Wim Wenders’ dance-documentary tribute to the late famed choreographer Pina Bausch, filmed in 3D. Avoids most archival footage, telling the story instead through interpretations of Bausch's work being performed now. Now playing nationwide, click for movie times and trailer.
Landing somewhere between a concert movie and documentary, this 3D staging of some of German choreographer Pina Bausch’s most famous routines is a feast for the senses.
Bausch (who died suddenly in 2009) was one of the most influential figures in contemporary dance over the last four decades. Pina gathers members of her dance company to briefly reminisce about dancing under her but predominantly to perform her dances, both on stage and in vivid exterior locations.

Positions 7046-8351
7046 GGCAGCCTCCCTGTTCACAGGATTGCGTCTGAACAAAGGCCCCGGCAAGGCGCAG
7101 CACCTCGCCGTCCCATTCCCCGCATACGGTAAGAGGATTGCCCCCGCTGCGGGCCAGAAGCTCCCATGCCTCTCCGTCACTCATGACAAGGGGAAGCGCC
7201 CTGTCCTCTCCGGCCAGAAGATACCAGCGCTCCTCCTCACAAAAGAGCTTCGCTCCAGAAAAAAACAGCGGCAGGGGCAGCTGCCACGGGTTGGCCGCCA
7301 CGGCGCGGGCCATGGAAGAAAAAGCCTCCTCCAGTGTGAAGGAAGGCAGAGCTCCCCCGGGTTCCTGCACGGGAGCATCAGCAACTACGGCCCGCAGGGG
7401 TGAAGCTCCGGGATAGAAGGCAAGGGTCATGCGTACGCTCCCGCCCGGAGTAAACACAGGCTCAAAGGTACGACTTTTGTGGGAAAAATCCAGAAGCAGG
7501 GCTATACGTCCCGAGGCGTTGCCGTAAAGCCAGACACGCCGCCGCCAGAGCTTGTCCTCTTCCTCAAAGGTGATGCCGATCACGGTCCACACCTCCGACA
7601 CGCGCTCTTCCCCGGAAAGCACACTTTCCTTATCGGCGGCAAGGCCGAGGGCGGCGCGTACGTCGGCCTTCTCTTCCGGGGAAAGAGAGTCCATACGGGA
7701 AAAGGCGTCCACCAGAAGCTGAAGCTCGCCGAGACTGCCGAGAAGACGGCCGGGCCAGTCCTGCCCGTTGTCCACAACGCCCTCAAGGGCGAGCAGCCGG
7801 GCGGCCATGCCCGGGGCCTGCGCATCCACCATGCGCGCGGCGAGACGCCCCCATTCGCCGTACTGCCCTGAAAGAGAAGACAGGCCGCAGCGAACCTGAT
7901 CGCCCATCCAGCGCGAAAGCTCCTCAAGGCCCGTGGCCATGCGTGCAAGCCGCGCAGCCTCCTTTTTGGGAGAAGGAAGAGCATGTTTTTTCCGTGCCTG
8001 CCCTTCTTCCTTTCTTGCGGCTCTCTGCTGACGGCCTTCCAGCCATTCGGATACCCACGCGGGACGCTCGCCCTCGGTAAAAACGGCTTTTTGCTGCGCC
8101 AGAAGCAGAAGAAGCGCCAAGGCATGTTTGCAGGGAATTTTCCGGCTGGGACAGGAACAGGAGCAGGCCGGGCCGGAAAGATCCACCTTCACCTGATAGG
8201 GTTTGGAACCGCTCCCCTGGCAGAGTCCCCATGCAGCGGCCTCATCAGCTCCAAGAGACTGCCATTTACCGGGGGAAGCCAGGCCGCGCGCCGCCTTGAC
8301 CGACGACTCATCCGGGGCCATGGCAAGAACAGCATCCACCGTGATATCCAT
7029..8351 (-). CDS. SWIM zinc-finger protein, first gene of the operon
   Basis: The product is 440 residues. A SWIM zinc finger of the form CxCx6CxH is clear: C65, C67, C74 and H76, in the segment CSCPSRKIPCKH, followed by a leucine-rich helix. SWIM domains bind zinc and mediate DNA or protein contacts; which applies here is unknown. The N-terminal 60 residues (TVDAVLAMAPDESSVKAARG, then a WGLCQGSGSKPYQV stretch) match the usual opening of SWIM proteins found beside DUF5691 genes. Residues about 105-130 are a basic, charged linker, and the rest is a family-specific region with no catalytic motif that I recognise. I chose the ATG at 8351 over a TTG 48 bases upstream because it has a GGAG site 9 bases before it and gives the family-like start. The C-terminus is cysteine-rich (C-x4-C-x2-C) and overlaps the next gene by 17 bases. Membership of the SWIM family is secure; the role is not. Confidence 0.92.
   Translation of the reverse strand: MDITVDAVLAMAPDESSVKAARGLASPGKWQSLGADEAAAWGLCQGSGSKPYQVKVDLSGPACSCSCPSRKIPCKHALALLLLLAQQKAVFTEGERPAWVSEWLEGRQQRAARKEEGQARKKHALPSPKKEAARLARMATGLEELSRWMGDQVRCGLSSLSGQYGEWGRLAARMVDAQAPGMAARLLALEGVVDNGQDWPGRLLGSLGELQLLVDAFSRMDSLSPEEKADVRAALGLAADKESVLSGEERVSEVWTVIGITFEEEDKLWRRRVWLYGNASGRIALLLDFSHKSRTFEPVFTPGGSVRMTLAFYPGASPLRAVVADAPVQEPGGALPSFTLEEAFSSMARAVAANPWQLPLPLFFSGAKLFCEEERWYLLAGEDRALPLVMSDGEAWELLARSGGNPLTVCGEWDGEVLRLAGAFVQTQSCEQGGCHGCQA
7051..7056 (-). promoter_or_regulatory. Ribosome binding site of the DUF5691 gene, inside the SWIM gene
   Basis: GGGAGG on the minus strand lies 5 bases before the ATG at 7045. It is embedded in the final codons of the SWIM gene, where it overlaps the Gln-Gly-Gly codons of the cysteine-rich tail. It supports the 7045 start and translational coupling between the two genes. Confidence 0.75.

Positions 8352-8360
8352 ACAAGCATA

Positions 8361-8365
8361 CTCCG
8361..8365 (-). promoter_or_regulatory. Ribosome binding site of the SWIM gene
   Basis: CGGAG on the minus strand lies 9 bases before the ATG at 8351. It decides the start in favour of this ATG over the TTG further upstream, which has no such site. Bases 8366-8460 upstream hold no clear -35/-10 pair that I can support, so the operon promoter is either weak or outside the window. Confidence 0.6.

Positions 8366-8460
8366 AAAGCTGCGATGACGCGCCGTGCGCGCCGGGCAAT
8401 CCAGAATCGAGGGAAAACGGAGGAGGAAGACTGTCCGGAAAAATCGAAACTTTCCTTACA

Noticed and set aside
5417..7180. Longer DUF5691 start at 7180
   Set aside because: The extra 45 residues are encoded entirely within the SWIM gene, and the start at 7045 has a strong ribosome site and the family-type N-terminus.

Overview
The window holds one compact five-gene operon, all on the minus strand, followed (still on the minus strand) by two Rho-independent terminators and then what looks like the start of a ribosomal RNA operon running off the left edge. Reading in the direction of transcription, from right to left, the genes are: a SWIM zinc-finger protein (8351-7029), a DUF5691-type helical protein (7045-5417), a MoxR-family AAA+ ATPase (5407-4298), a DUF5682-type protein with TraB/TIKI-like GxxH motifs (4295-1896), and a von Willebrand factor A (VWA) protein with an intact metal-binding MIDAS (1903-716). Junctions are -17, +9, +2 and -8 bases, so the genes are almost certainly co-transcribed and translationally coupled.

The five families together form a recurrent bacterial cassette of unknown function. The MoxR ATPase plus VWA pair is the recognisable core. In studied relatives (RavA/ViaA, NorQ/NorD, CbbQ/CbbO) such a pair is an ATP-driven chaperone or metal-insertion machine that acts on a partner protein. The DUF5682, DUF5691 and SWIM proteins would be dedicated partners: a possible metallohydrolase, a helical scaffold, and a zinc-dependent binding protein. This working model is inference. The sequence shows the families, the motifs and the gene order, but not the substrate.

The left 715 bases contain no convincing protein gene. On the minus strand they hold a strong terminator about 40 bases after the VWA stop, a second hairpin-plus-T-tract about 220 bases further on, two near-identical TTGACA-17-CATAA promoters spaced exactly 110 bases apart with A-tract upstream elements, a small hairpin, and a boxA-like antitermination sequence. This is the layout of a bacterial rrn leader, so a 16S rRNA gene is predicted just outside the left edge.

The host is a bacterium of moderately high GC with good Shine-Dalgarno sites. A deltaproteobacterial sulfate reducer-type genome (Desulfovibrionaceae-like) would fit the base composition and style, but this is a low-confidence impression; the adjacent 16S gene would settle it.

To put it simply, 3D has never been better executed in a film. The spatial dynamics and physical presence of modern dance is beautifully served by the technology and Bausch’s routines come to life on screen with extreme tangibility. Even in movies like Avatar, the 3D seems to wear off after half an hour or so but here the effect remains present and vital throughout.
Whilst Pina obviously lacks a traditional narrative, an interest in modern dance isn’t necessary to enjoy the film. For the dances performed on stage, I felt like I was in the audience of a live show. During the exterior performances (which include an amazing sequence aboard a moving monorail), the live surroundings greatly inform the routines. It’s impossible not to feel the emotional intent behind every move. I was transfixed.